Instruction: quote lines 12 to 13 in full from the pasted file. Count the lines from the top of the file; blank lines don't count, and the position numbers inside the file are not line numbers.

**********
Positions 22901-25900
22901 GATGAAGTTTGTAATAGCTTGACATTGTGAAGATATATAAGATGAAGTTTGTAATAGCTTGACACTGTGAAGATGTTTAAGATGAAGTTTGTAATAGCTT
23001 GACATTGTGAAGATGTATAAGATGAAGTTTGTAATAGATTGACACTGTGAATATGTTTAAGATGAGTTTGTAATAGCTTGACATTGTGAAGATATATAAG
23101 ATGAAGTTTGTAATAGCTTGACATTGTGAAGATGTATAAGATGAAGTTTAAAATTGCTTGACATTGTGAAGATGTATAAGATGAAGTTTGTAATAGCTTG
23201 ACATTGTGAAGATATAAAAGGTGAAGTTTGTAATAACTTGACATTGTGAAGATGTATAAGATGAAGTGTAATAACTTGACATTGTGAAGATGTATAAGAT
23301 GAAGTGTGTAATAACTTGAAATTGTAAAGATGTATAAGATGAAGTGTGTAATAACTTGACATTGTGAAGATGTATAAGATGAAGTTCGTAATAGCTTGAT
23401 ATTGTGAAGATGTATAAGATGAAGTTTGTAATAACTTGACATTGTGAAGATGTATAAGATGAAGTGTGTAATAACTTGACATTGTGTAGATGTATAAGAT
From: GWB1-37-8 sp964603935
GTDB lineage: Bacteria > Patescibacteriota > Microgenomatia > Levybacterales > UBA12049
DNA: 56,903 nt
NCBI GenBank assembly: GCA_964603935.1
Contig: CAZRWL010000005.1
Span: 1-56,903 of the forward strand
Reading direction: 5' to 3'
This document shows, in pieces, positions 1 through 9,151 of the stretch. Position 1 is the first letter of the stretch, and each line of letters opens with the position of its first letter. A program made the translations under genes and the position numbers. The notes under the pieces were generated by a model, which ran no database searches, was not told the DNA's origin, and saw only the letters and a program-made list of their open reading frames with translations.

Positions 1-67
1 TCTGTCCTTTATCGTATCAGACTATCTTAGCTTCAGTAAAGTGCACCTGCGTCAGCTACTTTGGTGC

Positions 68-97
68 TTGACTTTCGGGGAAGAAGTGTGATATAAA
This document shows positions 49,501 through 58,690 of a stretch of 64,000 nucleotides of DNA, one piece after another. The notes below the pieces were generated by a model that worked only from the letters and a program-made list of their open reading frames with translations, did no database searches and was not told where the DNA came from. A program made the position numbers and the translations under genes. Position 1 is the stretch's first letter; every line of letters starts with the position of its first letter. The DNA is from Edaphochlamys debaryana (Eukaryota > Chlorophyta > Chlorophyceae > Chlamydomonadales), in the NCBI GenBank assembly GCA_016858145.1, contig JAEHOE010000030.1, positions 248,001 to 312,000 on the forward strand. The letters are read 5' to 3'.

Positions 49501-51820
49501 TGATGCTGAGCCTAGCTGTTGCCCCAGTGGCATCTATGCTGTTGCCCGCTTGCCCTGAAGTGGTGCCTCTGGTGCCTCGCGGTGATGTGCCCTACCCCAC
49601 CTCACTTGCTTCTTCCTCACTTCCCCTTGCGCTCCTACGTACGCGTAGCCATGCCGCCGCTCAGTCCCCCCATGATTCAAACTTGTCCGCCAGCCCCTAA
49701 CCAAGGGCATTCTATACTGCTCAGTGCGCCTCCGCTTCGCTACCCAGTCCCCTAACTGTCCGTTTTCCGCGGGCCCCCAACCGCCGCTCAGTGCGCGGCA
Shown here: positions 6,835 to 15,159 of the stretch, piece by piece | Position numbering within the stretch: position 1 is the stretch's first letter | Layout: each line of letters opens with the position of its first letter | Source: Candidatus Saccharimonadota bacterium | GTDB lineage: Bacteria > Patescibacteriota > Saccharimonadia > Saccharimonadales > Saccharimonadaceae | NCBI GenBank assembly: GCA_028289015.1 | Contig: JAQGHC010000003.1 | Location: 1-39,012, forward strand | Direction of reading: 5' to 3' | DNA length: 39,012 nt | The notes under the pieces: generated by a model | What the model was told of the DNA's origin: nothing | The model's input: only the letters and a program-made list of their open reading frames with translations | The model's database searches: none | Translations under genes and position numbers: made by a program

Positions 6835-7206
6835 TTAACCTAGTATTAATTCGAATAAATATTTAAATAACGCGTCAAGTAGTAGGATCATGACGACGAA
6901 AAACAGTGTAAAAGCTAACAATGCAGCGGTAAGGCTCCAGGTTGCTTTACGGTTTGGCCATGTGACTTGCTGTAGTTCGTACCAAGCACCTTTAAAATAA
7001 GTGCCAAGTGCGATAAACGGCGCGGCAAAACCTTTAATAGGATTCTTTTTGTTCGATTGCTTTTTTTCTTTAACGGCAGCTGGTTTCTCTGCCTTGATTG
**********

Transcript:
Contig: CAZRWL010000005.1
Span: 1-56,903 of the forward strand